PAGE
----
Based on your experience, can you share 5 pieces of advice about how one can develop Grit?
Shoot for the Moon: You have to dream big. Imagine your biggest career success five or even 10 years from now and then imagine if it was even bigger. What are you doing? What does it look like? Be as specific as possible. Aim for a large goal so if you fall short, you will still be doing great things!
Always Be Asking: Ask for opportunities. Apply for roles you’re not 100% qualified for. Get used to hearing “no” so you can disconnect your own value from one person’s answer or perspective. The idea is to desensitize yourself from hearing “no” so that when you get a “no” you don’t want to hear, you understand that it’s not the end of the world. Ask again or find another path to get to that “yes.”
Every Setback Prompts A Comeback: Think of setbacks as opportunities to reset, rebuild and comeback stronger than before. When I got laid off from Gold’s Gym, it took time to figure out exactly what my next step should be. As soon as I got clear about my path, I knew I would do anything to make that next step become a reality. Clarity of purpose will create passion which will power you through any setbacks that come your way.
Find Your Tribe: Choose a mentor who fought through adversity. Surround yourself with people who have grit. Those are the people you can learn from and who will support you when you get knocked down. And it is a matter of “when” because if you’re aiming high enough, there will be setbacks. When you hit that setback, look around. Who’s still with you? Keep them in your tribe!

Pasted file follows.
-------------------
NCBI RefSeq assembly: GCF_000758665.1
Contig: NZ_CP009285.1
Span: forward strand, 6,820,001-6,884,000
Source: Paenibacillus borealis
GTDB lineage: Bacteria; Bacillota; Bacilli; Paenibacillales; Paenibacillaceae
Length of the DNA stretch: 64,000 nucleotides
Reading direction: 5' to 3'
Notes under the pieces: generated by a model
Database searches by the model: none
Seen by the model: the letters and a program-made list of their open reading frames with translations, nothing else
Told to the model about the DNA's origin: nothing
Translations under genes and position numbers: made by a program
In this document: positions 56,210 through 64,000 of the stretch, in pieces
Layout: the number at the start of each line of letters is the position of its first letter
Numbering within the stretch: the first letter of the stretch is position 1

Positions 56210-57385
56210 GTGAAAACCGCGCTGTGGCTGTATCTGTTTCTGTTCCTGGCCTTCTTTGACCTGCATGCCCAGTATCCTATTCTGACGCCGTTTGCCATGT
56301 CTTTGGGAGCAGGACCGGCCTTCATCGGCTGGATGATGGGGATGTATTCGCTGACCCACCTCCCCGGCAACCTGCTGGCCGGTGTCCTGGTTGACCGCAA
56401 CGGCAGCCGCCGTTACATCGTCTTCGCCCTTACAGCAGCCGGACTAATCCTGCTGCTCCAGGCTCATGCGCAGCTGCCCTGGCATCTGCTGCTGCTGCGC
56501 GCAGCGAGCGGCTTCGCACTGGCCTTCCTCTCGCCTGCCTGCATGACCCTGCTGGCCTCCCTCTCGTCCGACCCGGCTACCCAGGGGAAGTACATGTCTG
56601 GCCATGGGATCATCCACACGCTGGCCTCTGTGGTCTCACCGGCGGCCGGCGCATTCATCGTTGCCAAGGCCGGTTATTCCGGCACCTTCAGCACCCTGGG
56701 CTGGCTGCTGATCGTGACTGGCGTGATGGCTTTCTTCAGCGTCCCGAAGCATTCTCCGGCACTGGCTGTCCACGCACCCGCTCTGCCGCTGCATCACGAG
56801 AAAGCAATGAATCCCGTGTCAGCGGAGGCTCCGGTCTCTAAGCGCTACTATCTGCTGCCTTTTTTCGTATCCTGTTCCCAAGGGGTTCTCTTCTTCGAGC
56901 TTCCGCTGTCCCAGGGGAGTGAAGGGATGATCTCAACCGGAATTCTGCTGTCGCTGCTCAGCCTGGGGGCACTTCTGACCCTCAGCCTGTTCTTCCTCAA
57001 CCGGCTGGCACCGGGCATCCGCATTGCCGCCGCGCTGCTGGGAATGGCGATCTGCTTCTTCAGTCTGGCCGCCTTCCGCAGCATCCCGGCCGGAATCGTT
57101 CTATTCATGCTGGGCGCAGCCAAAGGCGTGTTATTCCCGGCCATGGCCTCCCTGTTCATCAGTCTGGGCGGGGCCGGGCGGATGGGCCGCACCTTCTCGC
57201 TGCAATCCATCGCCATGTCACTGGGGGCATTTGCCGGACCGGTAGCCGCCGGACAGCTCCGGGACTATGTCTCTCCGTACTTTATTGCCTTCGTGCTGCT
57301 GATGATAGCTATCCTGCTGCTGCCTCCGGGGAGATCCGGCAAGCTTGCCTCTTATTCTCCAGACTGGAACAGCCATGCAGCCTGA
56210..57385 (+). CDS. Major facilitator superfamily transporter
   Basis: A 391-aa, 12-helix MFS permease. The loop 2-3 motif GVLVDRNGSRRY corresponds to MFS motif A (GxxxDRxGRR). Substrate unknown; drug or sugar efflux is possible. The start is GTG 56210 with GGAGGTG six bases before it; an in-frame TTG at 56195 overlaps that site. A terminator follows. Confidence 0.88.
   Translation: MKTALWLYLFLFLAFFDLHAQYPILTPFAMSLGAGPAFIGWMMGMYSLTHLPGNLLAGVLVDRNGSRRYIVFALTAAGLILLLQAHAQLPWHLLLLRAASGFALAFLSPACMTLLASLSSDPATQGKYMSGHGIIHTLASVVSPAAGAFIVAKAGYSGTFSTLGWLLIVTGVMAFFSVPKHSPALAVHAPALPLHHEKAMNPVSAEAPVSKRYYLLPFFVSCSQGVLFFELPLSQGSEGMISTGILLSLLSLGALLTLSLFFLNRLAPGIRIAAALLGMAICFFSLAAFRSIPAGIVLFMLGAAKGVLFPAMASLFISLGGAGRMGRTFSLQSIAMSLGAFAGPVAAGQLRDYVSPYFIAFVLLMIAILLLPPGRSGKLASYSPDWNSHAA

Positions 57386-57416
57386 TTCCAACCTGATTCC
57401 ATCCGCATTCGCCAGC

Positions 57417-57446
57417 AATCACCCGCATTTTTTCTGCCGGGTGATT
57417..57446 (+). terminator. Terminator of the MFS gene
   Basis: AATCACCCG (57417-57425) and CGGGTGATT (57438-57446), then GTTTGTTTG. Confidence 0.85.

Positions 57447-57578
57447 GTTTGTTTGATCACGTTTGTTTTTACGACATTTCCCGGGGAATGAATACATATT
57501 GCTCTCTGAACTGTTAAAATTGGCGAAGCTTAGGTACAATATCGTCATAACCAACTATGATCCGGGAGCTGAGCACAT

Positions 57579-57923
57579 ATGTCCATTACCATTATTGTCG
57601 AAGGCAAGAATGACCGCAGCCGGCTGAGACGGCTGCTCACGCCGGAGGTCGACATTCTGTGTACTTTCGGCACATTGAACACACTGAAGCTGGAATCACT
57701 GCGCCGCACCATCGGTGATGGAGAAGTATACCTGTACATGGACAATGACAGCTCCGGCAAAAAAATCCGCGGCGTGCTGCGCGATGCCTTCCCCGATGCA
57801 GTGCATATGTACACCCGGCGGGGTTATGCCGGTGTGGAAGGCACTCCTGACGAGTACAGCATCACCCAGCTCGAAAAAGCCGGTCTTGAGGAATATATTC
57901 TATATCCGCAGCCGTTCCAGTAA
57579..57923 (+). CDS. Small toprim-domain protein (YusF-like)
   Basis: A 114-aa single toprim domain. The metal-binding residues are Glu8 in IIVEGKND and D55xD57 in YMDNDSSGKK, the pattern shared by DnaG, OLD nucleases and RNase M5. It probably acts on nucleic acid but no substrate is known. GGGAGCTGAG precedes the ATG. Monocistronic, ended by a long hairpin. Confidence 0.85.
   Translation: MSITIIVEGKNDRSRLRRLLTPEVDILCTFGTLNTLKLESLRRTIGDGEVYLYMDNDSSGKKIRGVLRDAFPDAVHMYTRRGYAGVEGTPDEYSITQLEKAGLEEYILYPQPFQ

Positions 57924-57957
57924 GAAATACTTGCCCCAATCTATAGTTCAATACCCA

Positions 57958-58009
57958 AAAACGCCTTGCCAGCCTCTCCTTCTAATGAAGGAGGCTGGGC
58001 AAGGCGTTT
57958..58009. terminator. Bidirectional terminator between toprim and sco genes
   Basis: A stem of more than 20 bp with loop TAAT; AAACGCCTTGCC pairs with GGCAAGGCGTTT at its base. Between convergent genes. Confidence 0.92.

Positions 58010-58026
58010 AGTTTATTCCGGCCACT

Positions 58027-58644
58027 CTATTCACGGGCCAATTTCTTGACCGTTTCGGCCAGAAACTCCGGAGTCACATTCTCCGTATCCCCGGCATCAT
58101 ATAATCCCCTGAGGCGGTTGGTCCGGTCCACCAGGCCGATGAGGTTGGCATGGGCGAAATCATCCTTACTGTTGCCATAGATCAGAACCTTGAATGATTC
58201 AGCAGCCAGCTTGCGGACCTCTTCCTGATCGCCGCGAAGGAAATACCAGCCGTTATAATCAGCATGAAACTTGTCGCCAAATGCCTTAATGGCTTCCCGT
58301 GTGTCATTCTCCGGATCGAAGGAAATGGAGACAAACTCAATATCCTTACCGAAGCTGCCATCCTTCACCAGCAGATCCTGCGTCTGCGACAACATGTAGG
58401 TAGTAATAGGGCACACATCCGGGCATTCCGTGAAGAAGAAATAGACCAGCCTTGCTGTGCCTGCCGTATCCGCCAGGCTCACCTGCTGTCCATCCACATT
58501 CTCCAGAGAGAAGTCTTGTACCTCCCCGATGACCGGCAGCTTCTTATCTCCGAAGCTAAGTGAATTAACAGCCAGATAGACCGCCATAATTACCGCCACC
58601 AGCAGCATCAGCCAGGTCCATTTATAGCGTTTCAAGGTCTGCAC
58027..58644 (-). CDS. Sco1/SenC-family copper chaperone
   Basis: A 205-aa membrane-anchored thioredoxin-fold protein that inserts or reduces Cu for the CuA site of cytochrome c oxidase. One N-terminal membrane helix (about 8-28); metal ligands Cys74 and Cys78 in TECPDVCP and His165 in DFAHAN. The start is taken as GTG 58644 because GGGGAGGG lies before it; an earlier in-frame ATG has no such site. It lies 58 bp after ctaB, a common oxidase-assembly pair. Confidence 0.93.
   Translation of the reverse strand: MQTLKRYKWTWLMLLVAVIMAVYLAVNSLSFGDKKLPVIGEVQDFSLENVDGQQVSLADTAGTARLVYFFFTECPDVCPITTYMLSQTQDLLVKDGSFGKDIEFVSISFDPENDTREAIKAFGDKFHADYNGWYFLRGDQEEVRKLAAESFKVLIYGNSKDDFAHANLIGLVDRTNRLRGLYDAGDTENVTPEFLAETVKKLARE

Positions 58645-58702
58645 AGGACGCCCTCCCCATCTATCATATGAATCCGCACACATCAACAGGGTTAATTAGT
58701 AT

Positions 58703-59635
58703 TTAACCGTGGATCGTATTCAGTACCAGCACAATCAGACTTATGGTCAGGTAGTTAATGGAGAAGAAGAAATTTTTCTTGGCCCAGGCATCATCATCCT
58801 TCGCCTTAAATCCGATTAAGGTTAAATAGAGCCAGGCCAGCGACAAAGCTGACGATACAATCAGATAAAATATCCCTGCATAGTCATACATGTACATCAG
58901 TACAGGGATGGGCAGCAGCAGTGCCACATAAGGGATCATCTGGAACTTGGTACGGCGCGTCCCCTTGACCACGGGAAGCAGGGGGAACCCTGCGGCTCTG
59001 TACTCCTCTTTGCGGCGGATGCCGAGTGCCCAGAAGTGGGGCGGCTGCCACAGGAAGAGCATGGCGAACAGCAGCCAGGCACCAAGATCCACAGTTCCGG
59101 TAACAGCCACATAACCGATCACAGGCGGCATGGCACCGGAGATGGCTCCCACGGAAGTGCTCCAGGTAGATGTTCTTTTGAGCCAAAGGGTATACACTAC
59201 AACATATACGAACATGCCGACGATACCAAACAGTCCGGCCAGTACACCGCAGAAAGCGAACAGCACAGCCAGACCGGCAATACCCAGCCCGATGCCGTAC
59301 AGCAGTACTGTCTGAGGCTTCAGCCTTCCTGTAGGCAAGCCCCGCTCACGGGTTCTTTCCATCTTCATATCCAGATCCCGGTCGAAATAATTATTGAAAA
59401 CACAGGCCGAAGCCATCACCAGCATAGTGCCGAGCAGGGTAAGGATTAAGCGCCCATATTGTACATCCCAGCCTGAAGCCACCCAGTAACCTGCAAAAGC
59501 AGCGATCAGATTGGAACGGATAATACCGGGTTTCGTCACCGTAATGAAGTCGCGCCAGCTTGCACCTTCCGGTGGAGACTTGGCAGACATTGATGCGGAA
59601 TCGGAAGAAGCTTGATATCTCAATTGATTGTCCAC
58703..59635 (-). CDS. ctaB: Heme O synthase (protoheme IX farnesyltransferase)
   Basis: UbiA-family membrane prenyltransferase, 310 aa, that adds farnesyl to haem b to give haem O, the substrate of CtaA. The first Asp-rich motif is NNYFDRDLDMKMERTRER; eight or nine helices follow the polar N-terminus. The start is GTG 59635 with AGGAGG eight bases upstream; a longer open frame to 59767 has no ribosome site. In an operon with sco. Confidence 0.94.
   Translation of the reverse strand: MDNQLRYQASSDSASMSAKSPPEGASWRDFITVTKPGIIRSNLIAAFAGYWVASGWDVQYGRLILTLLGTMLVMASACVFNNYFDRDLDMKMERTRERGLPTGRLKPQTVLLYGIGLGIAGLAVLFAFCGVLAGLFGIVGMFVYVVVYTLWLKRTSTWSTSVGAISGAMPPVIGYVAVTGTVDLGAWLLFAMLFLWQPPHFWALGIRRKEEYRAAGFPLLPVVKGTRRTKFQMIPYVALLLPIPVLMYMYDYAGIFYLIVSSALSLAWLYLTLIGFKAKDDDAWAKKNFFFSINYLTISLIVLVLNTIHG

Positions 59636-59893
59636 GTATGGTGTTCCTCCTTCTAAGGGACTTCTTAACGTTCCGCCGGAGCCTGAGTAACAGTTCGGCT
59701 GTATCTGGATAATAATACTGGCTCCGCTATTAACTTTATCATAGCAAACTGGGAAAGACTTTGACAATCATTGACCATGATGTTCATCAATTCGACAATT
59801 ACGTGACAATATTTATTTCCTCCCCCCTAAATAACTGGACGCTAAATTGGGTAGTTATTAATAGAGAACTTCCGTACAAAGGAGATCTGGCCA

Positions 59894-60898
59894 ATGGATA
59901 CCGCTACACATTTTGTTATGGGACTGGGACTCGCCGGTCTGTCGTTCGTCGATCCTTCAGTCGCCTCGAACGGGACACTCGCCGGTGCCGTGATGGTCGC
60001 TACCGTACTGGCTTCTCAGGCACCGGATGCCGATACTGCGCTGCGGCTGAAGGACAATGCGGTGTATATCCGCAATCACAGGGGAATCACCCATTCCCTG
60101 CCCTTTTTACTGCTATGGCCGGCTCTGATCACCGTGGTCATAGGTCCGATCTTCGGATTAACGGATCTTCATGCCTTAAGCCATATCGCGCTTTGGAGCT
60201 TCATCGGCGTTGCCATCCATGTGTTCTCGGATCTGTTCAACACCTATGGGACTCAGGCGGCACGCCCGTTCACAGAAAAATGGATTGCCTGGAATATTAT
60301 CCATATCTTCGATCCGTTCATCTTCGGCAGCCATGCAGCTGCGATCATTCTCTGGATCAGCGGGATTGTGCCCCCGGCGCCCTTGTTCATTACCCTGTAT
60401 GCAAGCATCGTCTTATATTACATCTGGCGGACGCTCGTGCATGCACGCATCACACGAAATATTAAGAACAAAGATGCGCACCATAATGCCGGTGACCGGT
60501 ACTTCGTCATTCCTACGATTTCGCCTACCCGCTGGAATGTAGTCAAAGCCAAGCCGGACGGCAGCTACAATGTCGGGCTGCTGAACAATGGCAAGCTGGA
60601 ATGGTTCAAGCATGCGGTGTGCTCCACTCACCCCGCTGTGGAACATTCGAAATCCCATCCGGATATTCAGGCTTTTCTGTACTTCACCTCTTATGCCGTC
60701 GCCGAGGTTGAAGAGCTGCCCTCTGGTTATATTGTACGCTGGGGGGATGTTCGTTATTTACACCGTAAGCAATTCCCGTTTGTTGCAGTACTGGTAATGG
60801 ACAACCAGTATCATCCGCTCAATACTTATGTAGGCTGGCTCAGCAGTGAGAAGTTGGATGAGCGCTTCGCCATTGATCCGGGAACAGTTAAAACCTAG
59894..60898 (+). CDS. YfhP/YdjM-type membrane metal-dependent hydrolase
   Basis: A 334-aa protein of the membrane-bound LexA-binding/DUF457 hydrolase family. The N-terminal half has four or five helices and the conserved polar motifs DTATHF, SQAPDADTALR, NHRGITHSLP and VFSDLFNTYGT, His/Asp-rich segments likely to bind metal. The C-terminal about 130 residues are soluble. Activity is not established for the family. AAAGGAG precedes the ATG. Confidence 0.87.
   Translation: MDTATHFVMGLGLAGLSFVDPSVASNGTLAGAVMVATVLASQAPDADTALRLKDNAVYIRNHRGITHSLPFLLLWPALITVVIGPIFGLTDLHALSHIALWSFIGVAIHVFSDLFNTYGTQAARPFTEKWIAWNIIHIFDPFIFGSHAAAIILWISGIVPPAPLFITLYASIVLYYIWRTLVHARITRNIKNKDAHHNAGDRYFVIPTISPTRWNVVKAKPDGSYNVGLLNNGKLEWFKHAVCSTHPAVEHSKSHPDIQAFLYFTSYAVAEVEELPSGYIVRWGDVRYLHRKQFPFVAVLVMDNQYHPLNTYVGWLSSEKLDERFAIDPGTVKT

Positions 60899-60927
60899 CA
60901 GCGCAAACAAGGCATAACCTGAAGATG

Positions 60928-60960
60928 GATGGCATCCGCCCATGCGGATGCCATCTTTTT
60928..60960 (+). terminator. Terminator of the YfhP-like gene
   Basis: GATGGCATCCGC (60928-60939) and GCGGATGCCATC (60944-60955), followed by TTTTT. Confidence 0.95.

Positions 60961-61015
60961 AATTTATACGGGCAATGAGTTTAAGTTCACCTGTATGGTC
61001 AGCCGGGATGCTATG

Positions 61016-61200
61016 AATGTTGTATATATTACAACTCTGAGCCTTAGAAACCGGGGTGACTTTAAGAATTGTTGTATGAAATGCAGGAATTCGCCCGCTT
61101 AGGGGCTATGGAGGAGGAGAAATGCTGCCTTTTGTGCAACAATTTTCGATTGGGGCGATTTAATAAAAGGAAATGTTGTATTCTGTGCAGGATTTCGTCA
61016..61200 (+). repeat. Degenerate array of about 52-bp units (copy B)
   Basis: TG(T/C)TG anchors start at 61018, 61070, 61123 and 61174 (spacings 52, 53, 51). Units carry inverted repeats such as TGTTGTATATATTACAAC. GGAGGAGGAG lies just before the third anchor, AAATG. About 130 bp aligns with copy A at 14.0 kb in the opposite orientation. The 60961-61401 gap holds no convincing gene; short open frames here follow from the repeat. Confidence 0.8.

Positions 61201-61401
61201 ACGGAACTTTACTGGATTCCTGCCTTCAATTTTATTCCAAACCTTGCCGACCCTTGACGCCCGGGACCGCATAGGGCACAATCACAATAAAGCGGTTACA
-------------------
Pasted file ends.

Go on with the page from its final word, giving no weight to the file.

Keep Grinding: The higher the role you have, the more grit and resilience will be required. As you’re working on your professional skill set, continue working on the skills that will help you thrive when setbacks happen. We are seeing a spotlight shine on resilience through the COVID-19 pandemic. Some leaders seamlessly stepped up to the challenge and some faltered. I believe those who thrive through this time have a history of resilience that they’ve learned from.
None of us are able to achieve success without some help along the way. Is there a particular person who you are grateful towards who helped you when things were tough? Can you share a story about that?
In each of my first two layoffs, there was a colleague who was really instrumental in helping me understand the business situation and understand that this wasn’t about me or my work as much as it was about the business and changes that were being made. My first two layoffs were so early in my career, I didn’t have the experience to create perspective. Greg Northway and Richard Masterson were the “voices of reason” that gave me perspective and allowed me to keep my big post-college dreams intact despite these setbacks.
If you know someone who has been laid off in these COVID times, the best thing you can do is reach out and provide perspective. This is not personal and it’s likely not even about the work. We’re in a pandemic and some companies are really, really struggling. Yes, this is a setback, but let’s get to work on the comeback. You can help with the comeback by being a reference if you worked together directly.
How have you used your success to bring goodness to the world?